Certain Chemicals May Cause Hearing Loss

Certain Chemicals May Cause Hearing Loss

Are you concerned about your hearing health? With one in eight people in the United States dealing with hearing loss, your chances aren’t low. Most of us know that exposure to loud noise is one of the greatest risks to our hearing, however, there are many other risks to our hearing. This is especially true for people still in the workforce. While the highest concentration of people affected by hearing loss are people 60 years and beyond, 22 million workers have suffered damage to their hearing in the workplace. While 1 out of every 4 or 12 percent of US workers have been repeatedly exposed to dangerous noise, another lesser-known risk to your hearing at work or at home are ototoxic chemicals.

What are Ototoxic Chemicals? 

Ototoxic chemicals constrict blood vessels which can affect the cells of the inner ear. These tiny hairlike cells are the sole delivery system for sound from our ears to our brain and as they become compromised, they can get damaged or destroyed causing permanent hearing loss. There are more than 750 different groups of chemicals which are potentially ototoxic including some prescription and over the counter medications. Ototoxins can be ingested, inhaled, or absorbed through the skin, causing damage to our hearing which is seldomly diagnosed by healthcare professionals.

Identifying Common Ototoxic Chemicals

How do you know if you are being exposed to ototoxic chemicals at work or at home? OSHA (Occupational Safety and Health Administration) mandates that in the workplace any ototoxic chemical must be properly labeled. However, it is up to you to read and take proper safety precautions to protect your hearing.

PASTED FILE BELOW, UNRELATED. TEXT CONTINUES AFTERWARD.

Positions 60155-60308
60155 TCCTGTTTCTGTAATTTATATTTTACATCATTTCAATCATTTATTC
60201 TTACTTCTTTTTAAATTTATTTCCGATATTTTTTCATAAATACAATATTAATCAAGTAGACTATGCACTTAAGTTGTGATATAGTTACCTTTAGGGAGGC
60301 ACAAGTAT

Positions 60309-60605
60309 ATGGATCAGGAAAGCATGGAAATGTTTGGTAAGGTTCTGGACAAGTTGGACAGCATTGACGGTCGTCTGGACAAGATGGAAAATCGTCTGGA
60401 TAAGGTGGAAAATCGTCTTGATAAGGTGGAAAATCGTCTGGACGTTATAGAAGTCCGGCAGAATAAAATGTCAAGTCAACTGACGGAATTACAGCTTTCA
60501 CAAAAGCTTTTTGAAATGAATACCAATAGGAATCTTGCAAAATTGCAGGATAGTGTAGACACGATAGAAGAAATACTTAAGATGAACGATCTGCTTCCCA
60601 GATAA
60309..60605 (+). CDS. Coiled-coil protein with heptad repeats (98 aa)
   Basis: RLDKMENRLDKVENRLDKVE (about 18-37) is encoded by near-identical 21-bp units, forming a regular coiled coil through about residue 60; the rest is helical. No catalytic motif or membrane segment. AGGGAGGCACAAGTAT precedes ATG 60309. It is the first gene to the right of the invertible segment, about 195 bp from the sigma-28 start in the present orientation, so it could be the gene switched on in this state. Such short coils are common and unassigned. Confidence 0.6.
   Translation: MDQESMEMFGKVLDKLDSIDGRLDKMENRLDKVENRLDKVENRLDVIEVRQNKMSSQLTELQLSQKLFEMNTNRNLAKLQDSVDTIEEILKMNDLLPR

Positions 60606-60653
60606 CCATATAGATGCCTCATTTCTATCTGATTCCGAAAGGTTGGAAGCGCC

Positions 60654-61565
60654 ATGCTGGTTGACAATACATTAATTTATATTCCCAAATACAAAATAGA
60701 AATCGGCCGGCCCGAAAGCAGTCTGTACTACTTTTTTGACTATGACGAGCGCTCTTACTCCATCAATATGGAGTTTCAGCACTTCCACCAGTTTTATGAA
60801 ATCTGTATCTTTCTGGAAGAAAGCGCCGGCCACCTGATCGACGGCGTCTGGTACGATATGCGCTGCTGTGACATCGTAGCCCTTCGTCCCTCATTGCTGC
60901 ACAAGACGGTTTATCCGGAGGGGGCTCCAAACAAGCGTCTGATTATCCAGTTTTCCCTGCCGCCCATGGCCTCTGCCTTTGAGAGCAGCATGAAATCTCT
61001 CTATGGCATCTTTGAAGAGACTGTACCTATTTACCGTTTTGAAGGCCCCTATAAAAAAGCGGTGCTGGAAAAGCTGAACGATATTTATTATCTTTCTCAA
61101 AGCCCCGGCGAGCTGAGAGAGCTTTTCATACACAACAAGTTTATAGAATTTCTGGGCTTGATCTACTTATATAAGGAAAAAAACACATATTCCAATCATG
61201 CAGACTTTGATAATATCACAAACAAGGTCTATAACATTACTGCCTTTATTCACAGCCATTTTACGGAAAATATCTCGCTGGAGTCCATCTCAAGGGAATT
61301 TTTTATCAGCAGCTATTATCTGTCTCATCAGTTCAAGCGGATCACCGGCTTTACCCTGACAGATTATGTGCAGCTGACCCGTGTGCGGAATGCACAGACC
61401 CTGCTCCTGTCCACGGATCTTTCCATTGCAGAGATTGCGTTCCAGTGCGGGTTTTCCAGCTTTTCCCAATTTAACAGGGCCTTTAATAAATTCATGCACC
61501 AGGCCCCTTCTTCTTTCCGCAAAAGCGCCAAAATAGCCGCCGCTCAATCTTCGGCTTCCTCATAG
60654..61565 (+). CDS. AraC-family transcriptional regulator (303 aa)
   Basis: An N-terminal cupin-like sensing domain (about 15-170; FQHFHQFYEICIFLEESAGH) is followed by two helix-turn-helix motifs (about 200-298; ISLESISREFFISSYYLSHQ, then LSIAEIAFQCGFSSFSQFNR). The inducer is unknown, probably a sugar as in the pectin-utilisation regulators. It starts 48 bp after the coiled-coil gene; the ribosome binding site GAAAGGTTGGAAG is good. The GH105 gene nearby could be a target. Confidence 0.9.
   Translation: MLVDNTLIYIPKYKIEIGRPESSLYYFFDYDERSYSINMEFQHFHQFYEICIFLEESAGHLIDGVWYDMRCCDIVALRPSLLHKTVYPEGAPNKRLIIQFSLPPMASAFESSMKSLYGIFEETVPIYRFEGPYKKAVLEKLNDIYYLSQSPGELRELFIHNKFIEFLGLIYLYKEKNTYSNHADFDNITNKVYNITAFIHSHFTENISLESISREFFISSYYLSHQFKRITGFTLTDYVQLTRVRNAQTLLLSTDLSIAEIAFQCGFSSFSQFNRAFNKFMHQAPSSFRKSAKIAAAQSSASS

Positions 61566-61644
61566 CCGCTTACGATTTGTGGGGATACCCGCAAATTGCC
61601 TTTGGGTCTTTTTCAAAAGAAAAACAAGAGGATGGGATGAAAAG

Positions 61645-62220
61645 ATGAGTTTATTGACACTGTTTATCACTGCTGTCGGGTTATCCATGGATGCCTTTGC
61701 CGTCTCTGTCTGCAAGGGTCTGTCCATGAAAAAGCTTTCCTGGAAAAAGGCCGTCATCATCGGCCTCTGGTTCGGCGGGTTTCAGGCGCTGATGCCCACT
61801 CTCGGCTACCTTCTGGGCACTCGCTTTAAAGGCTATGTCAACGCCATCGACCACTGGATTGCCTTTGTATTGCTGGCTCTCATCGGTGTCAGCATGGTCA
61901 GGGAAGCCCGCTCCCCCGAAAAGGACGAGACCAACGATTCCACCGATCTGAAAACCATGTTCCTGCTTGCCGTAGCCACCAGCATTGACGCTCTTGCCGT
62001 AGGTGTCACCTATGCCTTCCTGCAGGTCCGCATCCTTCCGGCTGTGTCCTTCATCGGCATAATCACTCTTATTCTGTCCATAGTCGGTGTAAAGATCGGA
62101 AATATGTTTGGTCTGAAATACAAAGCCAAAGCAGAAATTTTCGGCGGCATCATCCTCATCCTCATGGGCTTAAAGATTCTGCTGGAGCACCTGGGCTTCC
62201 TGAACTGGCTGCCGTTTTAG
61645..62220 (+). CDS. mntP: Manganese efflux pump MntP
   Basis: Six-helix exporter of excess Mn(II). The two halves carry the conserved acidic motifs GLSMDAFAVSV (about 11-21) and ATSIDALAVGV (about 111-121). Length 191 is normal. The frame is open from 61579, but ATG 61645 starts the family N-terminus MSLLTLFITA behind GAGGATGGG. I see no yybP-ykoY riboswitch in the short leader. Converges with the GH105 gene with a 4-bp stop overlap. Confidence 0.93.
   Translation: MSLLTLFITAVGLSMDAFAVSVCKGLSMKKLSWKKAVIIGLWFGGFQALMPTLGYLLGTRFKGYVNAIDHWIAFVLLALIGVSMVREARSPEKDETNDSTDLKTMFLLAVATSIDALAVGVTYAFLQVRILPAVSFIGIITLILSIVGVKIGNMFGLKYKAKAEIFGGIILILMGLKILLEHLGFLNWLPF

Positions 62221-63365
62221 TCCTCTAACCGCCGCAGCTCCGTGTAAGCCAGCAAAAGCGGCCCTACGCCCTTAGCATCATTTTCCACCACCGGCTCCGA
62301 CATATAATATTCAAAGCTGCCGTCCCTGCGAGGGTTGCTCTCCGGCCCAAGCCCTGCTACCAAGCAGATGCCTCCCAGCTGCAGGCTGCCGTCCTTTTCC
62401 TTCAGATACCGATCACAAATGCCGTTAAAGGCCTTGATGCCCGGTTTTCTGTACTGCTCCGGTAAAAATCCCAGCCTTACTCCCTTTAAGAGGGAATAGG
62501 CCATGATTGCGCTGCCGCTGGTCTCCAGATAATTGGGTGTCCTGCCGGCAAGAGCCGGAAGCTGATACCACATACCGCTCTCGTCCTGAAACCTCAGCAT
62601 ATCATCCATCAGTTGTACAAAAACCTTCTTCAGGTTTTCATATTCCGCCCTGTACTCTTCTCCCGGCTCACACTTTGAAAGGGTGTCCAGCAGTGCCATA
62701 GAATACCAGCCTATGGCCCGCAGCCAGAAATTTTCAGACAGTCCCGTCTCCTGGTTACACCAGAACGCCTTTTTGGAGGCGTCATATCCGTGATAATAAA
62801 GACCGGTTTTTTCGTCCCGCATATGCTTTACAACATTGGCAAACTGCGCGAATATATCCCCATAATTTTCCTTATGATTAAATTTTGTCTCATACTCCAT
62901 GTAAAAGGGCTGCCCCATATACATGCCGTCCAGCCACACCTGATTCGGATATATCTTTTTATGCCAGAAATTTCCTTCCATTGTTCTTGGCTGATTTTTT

The most common ototoxic chemical we encounter daily are solvents. Often is a liquid form you can find solvents in the form of:

  • toluene 
  • kerosene
  • xylene
  • ethanol
  • methanol 
  • acetone,
  • turpentine 
  • mineral spirits

In the workplace, you can find solvents to fuel and lubricate machines or in industrial cleaning products. However, you may also come in the forms of gasses, paints, metals, and pesticides. Not only do they damage the cells of your inner ear, but they can amplify the effects of exposure to noise as elevated levels of blood during exposure to noise may act as a catalyst to increase damage to the inner ear. 

Common Occupations Where Ototoxicity is at an Increased Risk

Are you coming into contact with ototoxic chemicals at work? Here are some common professions where you may be at increased risk of ototoxic exposure and damage:

  • construction
  • firefighter 
  • mechanic
  • furniture builder
  • boat builder
  • painter
  • printer
  • welder
  • leatherworker

 In addition, in your everyday life if you work around any petroleum products, then you are at an increased risk. Take note of the chemicals you use every day and read warning labels to check for ototoxicity risks before using.

Effects of Ototoxicity

When you are being exposed to ototoxic chemicals the effects on your hearing are rarely immediate and can be hard to diagnose. However, if you ever feel dizzy or disoriented after being exposed to a chemical which you encounter regularly then it is a common sign that the chemical is damaging the cells of your inner ear. This can manifest as vertigo or balance issues which increases your risk of falls in addition to subtle and gradual damage to your hearing.

Protecting Yourself from Ototoxic Medications

It is important to be aware of the ototoxic exposures in your everyday life at home and at work. While employers are required to provide health and safety information in combination with training on how to use ototoxic chemicals you work with safely, it is ultimately up to you to ensure you protect your hearing. When using airborne ototoxic chemicals at home and at work, be sure to make sure you have plenty of ventilation, such as an exhaust fan running or open window, to minimize the risk. It can also be helpful to stay well hydrated as this can diffuse concentrations of ototoxicity in our system.

Treating Hearing Loss

Prevention is always ideal but not always possible. Hearing loss due to ototoxicity is almost always permanent, however it can be treated using hearing aids. With hearing aids, you can enjoy improved communication and increased awareness of sounds in your environment. To find out if hearing aids are right for you, contact us today to schedule a hearing exam!